Learn about the condition "shy bladder" and its accompanying legal ramifications.
There are several occasions in life when an organization requires a person to give a urine sample. Specific examples include a routine DUI test, an employment drug test, or a test as part of a criminal investigation. Some people cannot provide a sample when asked because they have what is colloquially-termed, a “shy bladder.”
What Is a Shy Bladder?
A shy bladder refers to a situation where a person cannot pass urine during a test because the person knows someone is waiting for them to produce a sample. In most cases, a shy bladder is a psychological phenomenon where the brain prevents somebody from releasing the contents of their bladder by interrupting the normal signals that allow a regular flow. A shy bladder does not usually cause significant disruption to daily life, but there can be certain situations in which it is highly inconvenient and may lead to legal problems.
The Rules Around Shy Bladder and Providing a Sample
Law enforcement authorities require people to provide urine samples in the aftermath of an accident or crime if they believe that drugs or alcohol may have been involved. In the past, people have claimed that they have shy bladders to get out of providing samples. This recurring incident led to changes in the law to prevent abuse so authorities can obtain the needed samples for investigative purposes.
Under current DOT rules, a person must provide 45 milliliters of urine for a regular drug test. By law now, a person must provide urine unless there is a genuine medical reason they cannot.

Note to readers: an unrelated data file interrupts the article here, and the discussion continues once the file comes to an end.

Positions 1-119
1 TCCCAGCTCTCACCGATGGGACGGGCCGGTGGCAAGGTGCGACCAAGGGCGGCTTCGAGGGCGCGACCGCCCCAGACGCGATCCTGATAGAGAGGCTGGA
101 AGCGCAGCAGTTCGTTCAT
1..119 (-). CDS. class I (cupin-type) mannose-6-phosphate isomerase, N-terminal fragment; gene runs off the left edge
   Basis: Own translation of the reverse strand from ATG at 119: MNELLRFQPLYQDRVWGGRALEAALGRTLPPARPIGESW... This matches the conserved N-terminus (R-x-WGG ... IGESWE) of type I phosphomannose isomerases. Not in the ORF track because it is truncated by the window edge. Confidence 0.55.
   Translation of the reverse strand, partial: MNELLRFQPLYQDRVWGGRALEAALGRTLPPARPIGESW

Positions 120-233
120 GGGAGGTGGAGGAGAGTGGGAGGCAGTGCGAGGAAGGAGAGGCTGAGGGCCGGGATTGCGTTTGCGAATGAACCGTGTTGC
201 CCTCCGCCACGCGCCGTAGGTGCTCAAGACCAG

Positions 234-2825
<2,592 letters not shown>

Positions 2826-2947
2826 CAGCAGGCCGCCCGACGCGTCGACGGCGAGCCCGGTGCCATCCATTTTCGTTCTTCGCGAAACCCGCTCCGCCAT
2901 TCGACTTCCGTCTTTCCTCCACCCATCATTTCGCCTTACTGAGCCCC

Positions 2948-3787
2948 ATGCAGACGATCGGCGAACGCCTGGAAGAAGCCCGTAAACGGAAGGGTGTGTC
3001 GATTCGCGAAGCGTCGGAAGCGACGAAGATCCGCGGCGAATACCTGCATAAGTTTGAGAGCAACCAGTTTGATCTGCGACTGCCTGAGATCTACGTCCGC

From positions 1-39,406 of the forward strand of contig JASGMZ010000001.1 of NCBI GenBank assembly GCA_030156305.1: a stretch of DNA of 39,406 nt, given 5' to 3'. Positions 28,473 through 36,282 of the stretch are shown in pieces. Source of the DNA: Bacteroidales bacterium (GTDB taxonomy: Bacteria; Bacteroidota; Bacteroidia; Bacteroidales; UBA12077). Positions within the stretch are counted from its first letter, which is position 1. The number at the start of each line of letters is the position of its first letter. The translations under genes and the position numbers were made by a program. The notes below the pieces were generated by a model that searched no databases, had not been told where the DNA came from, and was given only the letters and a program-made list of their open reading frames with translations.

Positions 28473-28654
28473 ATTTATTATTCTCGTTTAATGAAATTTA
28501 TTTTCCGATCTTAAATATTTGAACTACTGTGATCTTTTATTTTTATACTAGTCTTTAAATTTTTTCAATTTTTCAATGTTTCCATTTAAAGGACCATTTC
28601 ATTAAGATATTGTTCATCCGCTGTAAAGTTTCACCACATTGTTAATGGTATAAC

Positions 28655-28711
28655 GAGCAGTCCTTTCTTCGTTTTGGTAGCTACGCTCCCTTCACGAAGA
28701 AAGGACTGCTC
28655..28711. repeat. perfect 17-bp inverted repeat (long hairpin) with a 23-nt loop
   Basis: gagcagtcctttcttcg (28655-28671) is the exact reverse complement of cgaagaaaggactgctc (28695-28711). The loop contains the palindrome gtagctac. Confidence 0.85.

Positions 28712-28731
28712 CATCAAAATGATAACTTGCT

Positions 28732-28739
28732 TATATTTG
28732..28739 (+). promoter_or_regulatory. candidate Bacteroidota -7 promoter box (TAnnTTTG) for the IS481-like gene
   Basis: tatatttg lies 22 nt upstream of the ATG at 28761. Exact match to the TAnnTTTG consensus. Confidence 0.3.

The current law gives a person up to three hours to provide the required amount of urine for the sample. If they cannot provide the sample within three hours, the person could face additional felony charges for evading a drug test. The law states that a person may receive up to 40 ounces of water over the allotted three hours to help them go to the bathroom. However, if a person has a shy bladder, this may not help. The bladder will become more and more engorged, but the brain will prevent the tube leading from the bladder from opening and releasing its contents.
The Legal Ramifications of Failing to Produce a Sample
The legal ramifications of failing to produce a sample depend on a person’s history with a similar charge. For instance, if a person has never failed to provide a sample within the allotted three hours, then they will receive a fine of up to $1,934.
However, if a person has failed to give a sample in the past, then the fine can be ten times the amount for a first offense, or they can face up to 12 months in prison. A third offense can result in a fine close to $30,000 and more than 18 months in jail.
Corporate Medical Services is here to provide you with your drug testing needs. With our help, you can get the drug testing that you need to carry out your operations. You can learn more about our drug screening services here. We hope you enjoyed learning about shy bladders!